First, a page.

#aww2019 · 2019 Reviews · contemporary fiction · dual time frame · Giveaway · historical fiction

New Release Book Review & GIVEAWAY: The True Story of Maddie Bright by Mary-Rose MacColl

Title: The True Story of Maddie Brightthe true story of maddie bright small

Author: Mary-Rose MacColl

Published: April 1st 2019

Publisher: Allen & Unwin

Pages: 504

Genres:  Fiction, Contemporary/Historical

RRP: $29.99

Rating: 5 stars

The bestselling author of In Falling Snow returns with a spellbinding tale of friendship, love and loyalty

‘A thoughtful, multi-layered tale that probes the stories we tell ourselves about family and friendship, power and control. MacColl’s writing deftly – yet gently – explores the nature of courage and kept me guessing to the very end.’ – Kirsty Manning, author of the bestselling The Jade Lily

In 1920, seventeen-year-old Maddie Bright gratefully accepts a job as a serving girl on the royal tour of Australia by Edward, Prince of Wales. Maddie’s talents soon earn her the respect of Helen Burns, the prince’s vivacious press secretary, and Rupert Waters, his most loyal man, and Maddie is in awe of Edward himself, the ‘people’s’ prince. 

What starts as a desire to help her family, devastated by the recent war, becomes for Maddie a chance to work on something that matters. When the unthinkable happens, it is swift and life changing.

Decades later, Maddie Bright is living in a ramshackle house in Paddington, Brisbane. She has Ed, her drunken and devoted neighbour, to talk to, the television news to shout at, and door-knocker religions to join. But when London journalist Victoria Byrd gets the sniff of a story that might lead to the true identity of a famously reclusive writer, Maddie’s version of her own story may change.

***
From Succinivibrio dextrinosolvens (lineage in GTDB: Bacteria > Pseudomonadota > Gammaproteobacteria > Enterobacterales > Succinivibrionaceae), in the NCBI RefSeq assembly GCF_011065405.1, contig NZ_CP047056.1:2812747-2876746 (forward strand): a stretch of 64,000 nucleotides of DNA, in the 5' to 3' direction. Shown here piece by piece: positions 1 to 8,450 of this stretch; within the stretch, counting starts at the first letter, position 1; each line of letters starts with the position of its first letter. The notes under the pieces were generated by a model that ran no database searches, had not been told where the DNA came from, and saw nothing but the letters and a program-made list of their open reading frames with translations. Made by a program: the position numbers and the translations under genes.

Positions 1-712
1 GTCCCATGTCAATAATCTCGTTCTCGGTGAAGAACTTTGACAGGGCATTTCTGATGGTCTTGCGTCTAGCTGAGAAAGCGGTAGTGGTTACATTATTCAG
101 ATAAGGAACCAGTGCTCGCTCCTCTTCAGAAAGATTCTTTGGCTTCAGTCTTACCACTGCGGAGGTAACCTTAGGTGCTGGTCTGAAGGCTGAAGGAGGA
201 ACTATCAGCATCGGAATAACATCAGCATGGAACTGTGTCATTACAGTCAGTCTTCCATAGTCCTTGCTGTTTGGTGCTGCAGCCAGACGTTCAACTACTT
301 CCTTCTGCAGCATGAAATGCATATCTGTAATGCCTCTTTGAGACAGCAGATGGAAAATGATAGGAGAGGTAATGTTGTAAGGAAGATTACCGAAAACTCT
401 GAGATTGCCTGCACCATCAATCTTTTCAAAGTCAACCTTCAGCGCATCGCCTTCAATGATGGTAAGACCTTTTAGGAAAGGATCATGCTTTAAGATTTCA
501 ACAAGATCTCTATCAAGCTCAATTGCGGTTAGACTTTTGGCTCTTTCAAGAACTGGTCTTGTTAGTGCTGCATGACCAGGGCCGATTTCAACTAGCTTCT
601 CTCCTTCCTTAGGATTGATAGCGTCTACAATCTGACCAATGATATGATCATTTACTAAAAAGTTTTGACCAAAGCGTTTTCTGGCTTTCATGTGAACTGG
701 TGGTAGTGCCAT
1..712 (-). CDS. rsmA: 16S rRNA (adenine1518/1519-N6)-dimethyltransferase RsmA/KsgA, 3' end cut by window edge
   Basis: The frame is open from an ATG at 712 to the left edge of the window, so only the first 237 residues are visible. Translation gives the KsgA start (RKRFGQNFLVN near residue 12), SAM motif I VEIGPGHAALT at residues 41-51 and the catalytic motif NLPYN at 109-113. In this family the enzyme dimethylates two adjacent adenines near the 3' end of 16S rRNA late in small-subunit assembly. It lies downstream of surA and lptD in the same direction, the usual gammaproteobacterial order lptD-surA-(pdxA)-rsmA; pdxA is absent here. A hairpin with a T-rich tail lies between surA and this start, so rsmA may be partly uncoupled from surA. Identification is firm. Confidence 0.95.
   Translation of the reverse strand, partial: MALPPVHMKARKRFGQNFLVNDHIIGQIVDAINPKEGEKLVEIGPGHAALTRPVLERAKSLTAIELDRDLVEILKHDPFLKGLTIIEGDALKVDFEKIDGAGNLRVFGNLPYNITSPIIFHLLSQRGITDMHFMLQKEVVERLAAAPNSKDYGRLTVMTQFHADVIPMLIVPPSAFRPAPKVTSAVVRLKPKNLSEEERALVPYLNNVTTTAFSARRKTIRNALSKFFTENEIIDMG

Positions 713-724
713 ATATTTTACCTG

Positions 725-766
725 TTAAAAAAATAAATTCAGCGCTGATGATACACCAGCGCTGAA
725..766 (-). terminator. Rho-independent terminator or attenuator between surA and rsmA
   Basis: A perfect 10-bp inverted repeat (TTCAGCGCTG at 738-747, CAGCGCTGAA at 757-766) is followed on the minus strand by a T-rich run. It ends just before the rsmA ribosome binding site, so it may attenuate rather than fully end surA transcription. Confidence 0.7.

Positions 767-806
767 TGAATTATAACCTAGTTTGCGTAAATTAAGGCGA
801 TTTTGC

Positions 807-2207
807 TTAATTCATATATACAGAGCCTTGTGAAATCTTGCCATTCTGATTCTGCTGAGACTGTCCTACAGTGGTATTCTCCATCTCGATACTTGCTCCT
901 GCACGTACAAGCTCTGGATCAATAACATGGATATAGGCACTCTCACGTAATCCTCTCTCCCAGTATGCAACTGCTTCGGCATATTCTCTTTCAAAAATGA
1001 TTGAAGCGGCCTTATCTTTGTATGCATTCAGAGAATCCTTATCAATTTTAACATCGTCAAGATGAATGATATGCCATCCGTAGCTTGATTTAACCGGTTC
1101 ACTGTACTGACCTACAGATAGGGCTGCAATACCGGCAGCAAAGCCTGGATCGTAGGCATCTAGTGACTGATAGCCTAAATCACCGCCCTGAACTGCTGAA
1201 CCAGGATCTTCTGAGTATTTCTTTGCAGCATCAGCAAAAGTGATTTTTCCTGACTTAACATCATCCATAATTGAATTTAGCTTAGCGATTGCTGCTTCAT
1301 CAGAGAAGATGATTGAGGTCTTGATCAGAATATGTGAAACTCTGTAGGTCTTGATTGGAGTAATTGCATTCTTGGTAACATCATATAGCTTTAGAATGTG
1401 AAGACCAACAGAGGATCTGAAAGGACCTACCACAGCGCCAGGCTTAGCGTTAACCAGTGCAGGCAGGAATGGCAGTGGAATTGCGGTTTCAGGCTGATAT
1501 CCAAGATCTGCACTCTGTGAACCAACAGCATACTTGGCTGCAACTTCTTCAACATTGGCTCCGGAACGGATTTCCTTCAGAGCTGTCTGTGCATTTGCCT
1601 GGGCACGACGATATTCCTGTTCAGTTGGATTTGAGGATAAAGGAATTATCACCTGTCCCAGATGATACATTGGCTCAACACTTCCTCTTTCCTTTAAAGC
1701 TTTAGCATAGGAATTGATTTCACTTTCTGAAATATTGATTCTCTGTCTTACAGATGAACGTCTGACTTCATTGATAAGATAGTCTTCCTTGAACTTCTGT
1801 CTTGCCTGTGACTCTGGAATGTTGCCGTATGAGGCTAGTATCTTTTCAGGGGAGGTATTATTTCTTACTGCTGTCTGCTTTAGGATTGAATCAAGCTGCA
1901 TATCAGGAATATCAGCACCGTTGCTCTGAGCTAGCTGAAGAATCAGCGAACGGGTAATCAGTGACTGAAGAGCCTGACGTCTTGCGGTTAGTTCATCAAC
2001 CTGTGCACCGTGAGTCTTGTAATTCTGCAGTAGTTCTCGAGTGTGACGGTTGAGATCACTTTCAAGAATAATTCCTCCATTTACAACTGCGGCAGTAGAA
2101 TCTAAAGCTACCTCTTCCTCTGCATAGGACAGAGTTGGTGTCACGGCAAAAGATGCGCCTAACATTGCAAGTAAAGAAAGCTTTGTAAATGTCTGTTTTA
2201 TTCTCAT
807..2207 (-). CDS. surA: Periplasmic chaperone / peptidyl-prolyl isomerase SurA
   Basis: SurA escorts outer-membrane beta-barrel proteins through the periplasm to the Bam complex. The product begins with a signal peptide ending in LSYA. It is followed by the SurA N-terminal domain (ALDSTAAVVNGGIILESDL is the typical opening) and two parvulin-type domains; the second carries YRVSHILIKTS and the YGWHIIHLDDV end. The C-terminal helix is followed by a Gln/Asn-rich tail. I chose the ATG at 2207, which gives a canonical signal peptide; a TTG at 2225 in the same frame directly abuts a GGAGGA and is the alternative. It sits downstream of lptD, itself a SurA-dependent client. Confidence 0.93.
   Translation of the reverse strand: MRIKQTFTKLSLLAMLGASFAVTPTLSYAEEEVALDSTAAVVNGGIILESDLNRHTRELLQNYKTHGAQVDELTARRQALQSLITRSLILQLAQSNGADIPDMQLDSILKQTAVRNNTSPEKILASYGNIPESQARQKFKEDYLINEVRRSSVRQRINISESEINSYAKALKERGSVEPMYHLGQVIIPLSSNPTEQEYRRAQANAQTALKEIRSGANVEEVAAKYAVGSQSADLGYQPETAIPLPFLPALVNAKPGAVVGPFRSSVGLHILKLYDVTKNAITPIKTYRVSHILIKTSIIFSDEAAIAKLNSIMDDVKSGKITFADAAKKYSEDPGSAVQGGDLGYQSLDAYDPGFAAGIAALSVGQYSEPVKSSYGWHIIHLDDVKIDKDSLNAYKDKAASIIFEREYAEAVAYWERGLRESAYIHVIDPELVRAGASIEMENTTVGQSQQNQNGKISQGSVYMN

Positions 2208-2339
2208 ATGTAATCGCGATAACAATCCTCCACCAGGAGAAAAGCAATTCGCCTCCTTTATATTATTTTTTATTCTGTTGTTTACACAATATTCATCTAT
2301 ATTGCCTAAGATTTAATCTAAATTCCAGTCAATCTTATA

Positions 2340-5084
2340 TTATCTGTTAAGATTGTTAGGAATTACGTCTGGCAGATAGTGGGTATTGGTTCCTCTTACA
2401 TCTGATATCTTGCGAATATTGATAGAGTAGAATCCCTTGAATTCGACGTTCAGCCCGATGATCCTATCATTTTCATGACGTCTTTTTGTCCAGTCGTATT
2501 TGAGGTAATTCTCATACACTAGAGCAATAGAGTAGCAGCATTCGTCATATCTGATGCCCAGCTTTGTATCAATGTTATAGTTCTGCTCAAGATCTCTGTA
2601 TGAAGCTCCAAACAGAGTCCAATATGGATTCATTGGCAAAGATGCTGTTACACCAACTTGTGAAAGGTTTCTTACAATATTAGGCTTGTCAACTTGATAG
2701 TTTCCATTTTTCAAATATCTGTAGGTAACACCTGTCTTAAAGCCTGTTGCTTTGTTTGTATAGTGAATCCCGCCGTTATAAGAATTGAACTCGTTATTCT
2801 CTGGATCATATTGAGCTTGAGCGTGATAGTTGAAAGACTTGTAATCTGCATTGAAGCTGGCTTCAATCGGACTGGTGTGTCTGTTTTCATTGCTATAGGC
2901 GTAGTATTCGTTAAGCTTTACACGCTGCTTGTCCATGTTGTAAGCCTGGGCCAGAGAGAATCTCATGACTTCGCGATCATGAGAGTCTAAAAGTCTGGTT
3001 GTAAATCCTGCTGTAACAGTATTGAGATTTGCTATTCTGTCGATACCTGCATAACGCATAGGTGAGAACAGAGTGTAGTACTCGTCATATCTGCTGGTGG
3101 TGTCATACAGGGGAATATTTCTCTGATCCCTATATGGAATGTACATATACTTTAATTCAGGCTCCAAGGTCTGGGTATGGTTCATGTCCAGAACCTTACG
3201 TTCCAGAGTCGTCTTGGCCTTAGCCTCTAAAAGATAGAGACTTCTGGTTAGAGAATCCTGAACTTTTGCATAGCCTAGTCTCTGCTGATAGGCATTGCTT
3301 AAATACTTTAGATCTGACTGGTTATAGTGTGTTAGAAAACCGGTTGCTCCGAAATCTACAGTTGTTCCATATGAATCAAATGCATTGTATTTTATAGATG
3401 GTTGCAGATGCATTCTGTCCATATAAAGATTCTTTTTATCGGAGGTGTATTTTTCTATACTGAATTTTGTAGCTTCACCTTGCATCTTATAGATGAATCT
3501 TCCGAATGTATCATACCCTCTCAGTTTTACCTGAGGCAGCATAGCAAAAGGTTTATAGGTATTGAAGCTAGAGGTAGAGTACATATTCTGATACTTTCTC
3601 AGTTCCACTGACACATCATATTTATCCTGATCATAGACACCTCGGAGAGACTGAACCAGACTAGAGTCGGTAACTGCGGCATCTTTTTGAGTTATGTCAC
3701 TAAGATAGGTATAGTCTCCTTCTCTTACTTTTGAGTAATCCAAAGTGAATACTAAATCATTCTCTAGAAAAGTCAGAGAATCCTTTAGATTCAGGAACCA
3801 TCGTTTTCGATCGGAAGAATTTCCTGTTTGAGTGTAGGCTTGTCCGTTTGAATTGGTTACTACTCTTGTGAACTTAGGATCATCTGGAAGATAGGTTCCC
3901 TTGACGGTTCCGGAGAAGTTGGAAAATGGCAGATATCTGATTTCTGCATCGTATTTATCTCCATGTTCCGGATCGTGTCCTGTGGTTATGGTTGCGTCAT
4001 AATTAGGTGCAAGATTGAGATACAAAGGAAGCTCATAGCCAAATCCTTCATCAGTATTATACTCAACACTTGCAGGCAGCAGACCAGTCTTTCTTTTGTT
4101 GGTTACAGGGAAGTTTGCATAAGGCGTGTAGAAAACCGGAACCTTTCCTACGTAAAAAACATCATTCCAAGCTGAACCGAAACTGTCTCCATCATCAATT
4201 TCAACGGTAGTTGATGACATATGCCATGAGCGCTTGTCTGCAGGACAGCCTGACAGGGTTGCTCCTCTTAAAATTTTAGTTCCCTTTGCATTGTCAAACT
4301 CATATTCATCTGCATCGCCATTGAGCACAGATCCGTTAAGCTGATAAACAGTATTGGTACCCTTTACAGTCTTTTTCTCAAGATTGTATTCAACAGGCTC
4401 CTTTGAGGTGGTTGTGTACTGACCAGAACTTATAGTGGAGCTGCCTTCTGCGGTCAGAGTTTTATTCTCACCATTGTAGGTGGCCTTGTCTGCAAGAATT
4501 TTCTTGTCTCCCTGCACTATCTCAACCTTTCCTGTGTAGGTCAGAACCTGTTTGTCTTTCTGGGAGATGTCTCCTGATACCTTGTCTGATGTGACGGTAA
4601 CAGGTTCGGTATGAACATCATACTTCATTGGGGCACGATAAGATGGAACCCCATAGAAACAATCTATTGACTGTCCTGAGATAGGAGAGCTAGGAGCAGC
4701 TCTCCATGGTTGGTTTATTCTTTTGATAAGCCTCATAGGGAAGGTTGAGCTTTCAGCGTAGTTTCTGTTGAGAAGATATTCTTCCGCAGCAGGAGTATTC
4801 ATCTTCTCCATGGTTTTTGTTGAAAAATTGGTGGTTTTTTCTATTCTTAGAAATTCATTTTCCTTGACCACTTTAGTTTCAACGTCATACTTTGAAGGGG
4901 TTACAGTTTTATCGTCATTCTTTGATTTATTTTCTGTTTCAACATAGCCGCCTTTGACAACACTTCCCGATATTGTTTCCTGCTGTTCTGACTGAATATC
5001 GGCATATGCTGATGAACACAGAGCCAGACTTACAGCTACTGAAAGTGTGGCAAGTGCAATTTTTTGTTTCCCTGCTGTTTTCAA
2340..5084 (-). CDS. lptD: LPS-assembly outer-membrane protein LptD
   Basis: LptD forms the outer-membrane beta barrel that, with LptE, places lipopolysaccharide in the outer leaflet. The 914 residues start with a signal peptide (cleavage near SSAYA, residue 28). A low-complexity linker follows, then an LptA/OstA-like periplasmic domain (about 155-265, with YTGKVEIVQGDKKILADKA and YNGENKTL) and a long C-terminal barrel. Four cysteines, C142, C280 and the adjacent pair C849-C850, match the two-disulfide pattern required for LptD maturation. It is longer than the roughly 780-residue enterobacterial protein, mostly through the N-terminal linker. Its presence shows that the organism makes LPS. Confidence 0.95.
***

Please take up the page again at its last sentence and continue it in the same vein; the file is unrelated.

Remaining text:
1920, 1981 and 1997: the strands twist across the seas and over two continents to build a compelling story of love and fame, motherhood and friendship. Set at key moments in the lives of two of the most loved and hated figures of the twentieth century, in Maddie Bright, a reader will find a friend and, by novel’s close, that friend’s true and moving story.


A magnificent journey seeping decades and continents, The True Story of Maddie Bright is the sixth novel from Australian author Mary-Rose MacColl. In this ambitious and sprawling new tale, Maddie Bright’s incredulous life dazzles in a tale of ambition, success, love, friendship, motherhood and trust. I really loved this book, it definitely challenged me, but I adored the experience.

It is always the way, when you really love a book it is often hard to find the words to express just how much the novel made an impression on you. For me, The True Story of Maddie Bright is one of my favourite novels of the year and it is exactly what I look for in a novel. I have a weakness for multi time frame, historical crossed with contemporary  fiction novels with an air of mystery. On first glance I was a little apprehensive about MacColl’s ability to link all the parts of her novel together. With four different timelines, covering 1918, 1920, 1981 and 1997, it did seem like Mary-Rose MacColl was a little zealous. However, with much concentration and investment in this book, I was rewarded so many times over, this was a stunning novel!

There were many aspects that I adored about this novel. One main highlight was the book within the book. We are treated to extracts from a successful war based love story, Autumn Leaves, and its sequel, Winter Skies. The extracts included in the narrative were breathtaking, I would have loved to have read these books as an entire full length novel! MacColl sets up a wonderful air of mystery around this thread of the novel, which occurs in the very beginning of the book and is carried through the whole piece. I loved the mystery around M.A. Bright, the reclusive author, who the reader and pivotal protagonist Victoria Byrd, must unveil. The mystery aspect of the book elevated The True Story of Maddie Bright to another level.